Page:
Here is the official description of the set: Explore the professions of some of the groundbreaking women in science, technology, engineering and mathematics (STEM) with the LEGO Ideas Women of NASA set. It features minifigures of 4 pioneering women of NASA— astronomer and educator Nancy Grace Roman, computer scientist and entrepreneur Margaret Hamilton, astronaut, physicist and entrepreneur Sally Ride and astronaut, physician and engineer Mae Jemison—and 3 builds illustrating their areas of expertise. Role-play space exploration from planning to moon landing, beginning with the iconic scene from Massachusetts Institute of Technology in 1969 of Hamilton with software that she and her team programmed. Build the posable Hubble Space Telescope and launch a LEGO version of the Space Shuttle Challenger with 3 removable rocket stages. The set also includes a booklet about the 4 featured women of NASA, and the fan creator and LEGO designers of this fun and educational set. Includes 4 minifigures: Nancy Grace Roman, Margaret Hamilton, Sally Ride and Mae Jemison. 231 pieces. Price: $24.99 – BUY HERE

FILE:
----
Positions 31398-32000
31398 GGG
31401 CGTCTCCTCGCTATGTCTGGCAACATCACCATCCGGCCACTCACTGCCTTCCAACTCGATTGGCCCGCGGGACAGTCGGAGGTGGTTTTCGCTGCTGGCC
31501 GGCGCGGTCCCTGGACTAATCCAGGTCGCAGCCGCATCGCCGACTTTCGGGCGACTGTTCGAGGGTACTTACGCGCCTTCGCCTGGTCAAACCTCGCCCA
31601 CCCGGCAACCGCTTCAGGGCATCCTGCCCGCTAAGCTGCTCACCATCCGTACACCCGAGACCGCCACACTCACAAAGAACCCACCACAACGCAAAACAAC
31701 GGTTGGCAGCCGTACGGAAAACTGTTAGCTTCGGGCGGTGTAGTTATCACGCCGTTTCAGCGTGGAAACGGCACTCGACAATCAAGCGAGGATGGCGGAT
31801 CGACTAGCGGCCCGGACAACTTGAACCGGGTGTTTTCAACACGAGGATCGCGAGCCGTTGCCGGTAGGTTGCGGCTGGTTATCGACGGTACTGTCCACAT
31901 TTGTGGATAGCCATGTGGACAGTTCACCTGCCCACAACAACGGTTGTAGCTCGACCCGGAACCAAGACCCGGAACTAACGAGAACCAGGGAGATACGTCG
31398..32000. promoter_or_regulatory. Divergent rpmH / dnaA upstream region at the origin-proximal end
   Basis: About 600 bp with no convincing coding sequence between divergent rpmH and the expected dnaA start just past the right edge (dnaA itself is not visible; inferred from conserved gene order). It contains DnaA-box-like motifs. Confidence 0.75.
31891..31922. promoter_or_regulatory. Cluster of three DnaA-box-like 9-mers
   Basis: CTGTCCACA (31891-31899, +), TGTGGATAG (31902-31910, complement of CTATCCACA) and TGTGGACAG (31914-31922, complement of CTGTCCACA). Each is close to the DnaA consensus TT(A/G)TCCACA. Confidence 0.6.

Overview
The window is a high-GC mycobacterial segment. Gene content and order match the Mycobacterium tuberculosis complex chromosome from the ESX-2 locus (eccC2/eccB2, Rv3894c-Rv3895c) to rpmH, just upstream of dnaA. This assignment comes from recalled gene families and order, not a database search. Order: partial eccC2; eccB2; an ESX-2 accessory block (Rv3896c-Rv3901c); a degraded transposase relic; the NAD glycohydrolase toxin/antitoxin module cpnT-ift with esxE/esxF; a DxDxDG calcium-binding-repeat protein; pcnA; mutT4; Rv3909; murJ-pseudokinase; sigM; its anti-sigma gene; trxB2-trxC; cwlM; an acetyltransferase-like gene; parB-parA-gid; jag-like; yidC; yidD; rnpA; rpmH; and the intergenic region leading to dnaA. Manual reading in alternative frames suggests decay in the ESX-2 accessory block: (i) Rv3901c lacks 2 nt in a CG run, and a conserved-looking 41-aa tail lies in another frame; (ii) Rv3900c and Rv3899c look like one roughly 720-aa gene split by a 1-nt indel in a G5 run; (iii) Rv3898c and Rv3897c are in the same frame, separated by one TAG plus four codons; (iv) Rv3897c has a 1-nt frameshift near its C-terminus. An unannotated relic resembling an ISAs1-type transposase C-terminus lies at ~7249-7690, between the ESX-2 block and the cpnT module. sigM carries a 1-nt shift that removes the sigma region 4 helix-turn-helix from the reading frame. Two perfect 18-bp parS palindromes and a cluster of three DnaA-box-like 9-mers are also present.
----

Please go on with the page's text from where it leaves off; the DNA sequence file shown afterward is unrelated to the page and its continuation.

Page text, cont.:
What do you think? How do you like the LEGO Ideas Women of NASA set? Do you have it already? Or are you planning to get it? If you do have it, how did you like the building experience? Feel free to share your thoughts and own review in the comment section below! 😉